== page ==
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‘There’s no harm in simplifying mythology’

Your books have simple explanation. And that is its USP. But critics say that you ‘over simplify’.

Published: 15th July 2017 10:00 PM  |   Last Updated: 15th July 2017 07:22 PM   |  A+A-

Devdutt Pattanaik

Express News Service

Your books have simple explanation. And that is its USP. But critics say that you ‘over simplify’.
What is the harm in over-simplifying? I make mythology available to people who do not understand it. It’s like the Brahman and the Shudra traditions. Brahmans believed in keeping knowledge to themselves, Shudras believed in wisdom for all. You can say I follow the Shudra tradition.

Suddenly everyone wants to write about mythology. Is it too easy a genre? And in this manner, will India lose the original text?

There is nothing original about mythology. It is all about sanatan—timelessness. In layman’s terms, mythology deals with the market of the times. Each age has its own stories—its own mythology. As for writers, everyone is free to interpret mythology in his or her own way. It is not an easy genre, but it offers a vast scope for interpretations. There is nothing right or wrong.


You mention “personal Hinduism” in the book; so is everyone’s idea of being a Hindu really different? Who is a Hindu today?

I do not believe in the idea of religion as propagated by a political party, or a sect. My idea is my own—my personal Hinduism. It is within us, not outside. The Hindu religion is not an evangelical one. It does not believe in converting others. People who are doing it today—like trying to force the religion on Tribals—do not understand what Hinduism is.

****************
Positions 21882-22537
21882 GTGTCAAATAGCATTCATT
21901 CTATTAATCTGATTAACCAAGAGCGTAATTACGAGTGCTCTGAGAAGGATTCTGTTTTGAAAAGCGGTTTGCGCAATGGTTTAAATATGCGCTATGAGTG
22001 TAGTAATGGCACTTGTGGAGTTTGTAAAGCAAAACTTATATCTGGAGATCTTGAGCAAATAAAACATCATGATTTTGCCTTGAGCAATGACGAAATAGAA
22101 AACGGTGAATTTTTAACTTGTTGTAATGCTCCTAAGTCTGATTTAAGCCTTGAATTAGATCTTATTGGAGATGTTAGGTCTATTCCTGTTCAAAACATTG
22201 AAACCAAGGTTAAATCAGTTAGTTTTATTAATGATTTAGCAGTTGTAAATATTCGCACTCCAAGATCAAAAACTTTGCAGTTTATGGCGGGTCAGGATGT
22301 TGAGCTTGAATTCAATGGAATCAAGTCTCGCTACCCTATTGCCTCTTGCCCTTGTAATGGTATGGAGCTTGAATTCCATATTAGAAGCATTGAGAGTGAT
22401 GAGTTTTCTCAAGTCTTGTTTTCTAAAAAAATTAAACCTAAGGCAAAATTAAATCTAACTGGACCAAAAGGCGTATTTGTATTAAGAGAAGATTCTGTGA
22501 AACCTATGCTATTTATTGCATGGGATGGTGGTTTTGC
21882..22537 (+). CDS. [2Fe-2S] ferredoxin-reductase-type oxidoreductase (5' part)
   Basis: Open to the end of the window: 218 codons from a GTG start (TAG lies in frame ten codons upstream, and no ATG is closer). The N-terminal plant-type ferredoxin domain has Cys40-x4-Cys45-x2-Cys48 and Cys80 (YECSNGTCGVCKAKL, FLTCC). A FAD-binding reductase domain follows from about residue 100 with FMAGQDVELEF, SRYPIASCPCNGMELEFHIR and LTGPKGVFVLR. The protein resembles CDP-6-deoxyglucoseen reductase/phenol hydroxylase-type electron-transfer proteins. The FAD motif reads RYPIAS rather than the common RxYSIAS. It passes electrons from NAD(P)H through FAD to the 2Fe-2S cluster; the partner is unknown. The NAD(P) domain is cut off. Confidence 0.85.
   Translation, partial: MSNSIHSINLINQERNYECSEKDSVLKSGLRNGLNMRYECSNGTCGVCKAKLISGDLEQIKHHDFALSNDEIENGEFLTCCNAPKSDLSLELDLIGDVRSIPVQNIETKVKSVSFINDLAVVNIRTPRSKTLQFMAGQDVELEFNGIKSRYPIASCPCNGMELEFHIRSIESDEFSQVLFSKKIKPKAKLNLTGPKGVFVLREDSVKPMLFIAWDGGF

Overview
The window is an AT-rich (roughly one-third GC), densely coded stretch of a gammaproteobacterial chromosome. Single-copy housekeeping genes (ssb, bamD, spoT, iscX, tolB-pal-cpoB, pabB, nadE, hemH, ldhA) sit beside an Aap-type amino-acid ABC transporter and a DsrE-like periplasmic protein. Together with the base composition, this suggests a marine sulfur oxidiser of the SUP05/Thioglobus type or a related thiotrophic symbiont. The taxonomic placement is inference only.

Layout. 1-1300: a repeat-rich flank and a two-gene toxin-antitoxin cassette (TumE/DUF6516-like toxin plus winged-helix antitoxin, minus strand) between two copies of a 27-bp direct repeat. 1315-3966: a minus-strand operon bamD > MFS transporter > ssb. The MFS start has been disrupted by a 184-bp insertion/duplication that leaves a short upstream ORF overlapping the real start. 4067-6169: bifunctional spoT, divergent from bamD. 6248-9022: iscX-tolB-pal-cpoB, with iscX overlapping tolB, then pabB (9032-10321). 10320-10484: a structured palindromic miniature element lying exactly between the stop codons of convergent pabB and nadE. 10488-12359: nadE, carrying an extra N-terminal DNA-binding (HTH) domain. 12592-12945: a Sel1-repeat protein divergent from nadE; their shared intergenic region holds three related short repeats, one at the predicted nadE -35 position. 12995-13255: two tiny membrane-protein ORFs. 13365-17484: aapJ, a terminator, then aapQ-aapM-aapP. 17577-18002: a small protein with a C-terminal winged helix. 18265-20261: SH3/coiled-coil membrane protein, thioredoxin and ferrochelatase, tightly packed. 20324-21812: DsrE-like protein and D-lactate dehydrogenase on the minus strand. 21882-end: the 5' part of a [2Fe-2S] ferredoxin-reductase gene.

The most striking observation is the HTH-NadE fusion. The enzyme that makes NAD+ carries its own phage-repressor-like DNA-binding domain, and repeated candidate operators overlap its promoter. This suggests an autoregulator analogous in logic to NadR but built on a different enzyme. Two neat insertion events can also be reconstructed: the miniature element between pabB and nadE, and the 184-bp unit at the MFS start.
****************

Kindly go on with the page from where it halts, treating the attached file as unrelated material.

One of the most powerful concepts in the book is when Hanuman tells his mother: “Ramayan is Ram’s story, not his”. Does this imply that Hanuman had the power to change Ramayan?

Every single character in Ramayan has the power to change the story. For example, Sita manages to slay a demon 100 times more powerful than Ravan, but she asks Ram to keep it a secret. We have to allow others their stories. We cannot impose our stories on others.

You have drawn parallels with Buddhism—Hanuman reflects Buddhist ideals, his physical form, use of the colour saffron. This challenges the so-called concept of Hinduism that we have today.
People who are propagating Hinduism today forget that the concept is mellifluous. Unlike the West where combat is the keyword, in India, religion and evolution are mellifluous. But we tend to do things the way the West does. We want to be combative, violent. Both Hinduism and Buddhism have influenced each other in many ways.

The last book that has stayed with you.
I really do not get time to read. I am too immersed in my own works. You can say I am addicted to writing. I constantly need to write, illustrate, and get clarity on the thoughts in my head.



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